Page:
Ice polo team on “Duck Pond” at Storrs, Connecticut, 1890s. Note ball rather than puck.

 

These Canadian students inside the Casino at Schenley Park were the first  ice hockey players seen by Pittsburghers. They played with a puck rather than a ball. Local students quickly switched over.

These Canadian students inside the Casino at Schenley Park were the first ice hockey players seen by Pittsburghers. They played with a puck rather than a ball. Local students quickly switched over.

 

 

 

 

 

 

Kissing Fish and Pittsburgh

Originally posted 2016-03-23 15:56:00. Republished by Blog Post Promoter

Let’s splash cold Monongahela River water on romantically inclined Pittsburghers.

Traditionally, they see the Smithfield Street bridge as a symbol of long-lasting love, the Kissing Fish Bridge.

That’s because the profile of the city’s oldest span looks like two osculating fish. Many photographers take loving couples out to the bridge to join in and record the moment forever.

The Smithfield fish started kissing 133 years ago. Another pair joined them a few years, making the bridge wider. In this 1882 photo, the bridge it is replacing remains in operation under the fish.

The Smithfield fish started kissing 133 years ago. Another pair joined them several years later, making the bridge wider. In this 1882 photo, the bridge is under construction directly over the old bridge, which remained in use.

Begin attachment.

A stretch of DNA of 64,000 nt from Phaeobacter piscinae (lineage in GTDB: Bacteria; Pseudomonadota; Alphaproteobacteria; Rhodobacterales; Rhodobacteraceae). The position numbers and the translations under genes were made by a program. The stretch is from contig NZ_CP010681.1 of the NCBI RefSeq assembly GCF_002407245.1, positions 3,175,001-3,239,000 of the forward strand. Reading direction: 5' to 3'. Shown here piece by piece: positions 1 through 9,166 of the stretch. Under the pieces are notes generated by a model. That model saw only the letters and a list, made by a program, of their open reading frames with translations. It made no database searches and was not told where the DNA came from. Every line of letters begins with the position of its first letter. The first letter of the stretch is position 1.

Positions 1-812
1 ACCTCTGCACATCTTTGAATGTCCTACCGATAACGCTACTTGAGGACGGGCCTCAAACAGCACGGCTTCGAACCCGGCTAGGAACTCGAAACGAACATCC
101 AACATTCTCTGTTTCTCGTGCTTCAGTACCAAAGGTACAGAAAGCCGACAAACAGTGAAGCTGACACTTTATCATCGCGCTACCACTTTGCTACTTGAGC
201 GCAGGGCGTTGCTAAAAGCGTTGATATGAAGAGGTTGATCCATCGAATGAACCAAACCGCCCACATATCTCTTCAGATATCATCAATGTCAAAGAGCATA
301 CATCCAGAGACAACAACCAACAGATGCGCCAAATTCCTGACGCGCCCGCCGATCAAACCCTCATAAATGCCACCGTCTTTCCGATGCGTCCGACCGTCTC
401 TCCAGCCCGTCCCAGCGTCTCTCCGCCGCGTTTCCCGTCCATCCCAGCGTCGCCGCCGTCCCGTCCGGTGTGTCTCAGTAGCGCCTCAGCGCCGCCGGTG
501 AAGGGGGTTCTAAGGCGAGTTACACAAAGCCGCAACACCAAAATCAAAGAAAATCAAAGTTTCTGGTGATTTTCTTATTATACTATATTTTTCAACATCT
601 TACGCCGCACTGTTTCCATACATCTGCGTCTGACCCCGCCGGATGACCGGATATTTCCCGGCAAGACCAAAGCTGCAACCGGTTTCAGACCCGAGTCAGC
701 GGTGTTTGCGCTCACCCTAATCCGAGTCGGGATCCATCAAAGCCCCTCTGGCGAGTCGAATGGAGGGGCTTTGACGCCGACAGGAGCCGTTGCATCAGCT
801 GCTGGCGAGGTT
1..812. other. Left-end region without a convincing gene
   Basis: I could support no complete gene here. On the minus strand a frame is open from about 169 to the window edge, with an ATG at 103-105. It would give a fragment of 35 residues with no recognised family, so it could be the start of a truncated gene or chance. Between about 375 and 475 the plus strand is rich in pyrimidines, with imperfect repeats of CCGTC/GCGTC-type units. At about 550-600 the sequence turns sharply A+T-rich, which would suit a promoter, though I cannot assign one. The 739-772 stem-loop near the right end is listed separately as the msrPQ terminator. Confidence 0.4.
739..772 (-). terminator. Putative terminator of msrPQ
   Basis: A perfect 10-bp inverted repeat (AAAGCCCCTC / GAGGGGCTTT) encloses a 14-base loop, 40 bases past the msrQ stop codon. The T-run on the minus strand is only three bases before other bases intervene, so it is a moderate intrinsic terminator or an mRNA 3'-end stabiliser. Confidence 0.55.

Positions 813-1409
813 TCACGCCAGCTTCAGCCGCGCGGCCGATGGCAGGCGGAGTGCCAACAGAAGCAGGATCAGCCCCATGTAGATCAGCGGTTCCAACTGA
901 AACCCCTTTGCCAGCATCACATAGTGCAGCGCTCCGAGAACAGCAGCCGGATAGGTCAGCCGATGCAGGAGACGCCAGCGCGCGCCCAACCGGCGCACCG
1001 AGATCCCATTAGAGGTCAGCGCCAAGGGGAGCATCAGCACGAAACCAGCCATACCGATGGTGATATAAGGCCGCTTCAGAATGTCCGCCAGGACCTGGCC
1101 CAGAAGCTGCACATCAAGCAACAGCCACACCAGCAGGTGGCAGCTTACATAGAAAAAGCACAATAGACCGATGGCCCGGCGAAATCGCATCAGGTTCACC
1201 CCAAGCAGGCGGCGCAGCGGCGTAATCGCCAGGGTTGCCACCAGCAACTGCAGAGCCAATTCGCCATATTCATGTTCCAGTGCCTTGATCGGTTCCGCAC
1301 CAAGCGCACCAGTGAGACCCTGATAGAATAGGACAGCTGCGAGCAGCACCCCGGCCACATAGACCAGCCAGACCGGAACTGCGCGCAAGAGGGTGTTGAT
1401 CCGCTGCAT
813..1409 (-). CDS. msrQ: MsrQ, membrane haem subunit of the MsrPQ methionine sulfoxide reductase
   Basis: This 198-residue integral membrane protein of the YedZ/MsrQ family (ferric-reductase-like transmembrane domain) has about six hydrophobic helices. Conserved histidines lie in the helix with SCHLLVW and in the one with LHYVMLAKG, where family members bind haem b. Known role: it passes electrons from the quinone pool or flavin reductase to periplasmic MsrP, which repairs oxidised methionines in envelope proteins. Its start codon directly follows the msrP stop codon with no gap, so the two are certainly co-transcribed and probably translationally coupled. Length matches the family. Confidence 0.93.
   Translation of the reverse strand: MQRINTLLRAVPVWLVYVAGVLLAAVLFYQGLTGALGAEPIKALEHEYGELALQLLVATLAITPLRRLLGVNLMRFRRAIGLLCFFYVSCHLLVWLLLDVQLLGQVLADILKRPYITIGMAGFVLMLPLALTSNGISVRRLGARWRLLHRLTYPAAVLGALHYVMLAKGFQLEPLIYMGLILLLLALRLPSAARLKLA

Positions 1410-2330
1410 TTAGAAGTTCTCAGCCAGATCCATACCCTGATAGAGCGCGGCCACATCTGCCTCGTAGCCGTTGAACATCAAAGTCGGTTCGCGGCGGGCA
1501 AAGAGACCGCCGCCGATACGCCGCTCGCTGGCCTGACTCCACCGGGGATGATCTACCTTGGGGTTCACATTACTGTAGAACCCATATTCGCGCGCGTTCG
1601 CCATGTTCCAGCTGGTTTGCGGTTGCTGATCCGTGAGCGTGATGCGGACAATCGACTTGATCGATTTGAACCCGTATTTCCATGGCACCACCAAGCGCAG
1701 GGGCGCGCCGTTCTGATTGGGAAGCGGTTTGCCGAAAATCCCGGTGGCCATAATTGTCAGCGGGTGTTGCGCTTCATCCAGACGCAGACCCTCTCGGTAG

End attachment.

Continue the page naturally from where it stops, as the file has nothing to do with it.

"Why don't you close your eyes when you kiss me?" Kissing Gouramis from Southeast Asia are popular aquarium fish. People like them because they seem so affectionate. People are wrong.

“Why don’t you close your eyes when you kiss me?”
Kissing Gouramis from Southeast Asia are popular aquarium fish. People like them because they seem so affectionate. People are wrong.

 

Why would two fish kiss?

Well, they wouldn’t.  At least not in any affectionate way. It is more in a mobster way. A demonstration of dominance.

The Kissing Gouramis from Thailand and other parts of Southeast Asia are freshwater fish with big, toothy lips. They bully each other by locking lips and pushing each other around. Sorry, no romance there.

By the way, neither the bridge nor the street are named after someone named Smithfield. It conjures up someone classy who smoked a pipe and had an English accent.

They are named after a field, which was owned by man named Smith.

Neither the field nor the man were around longer than a springtime dalliance, but the name ineffectively commemorating both has been around 233 years.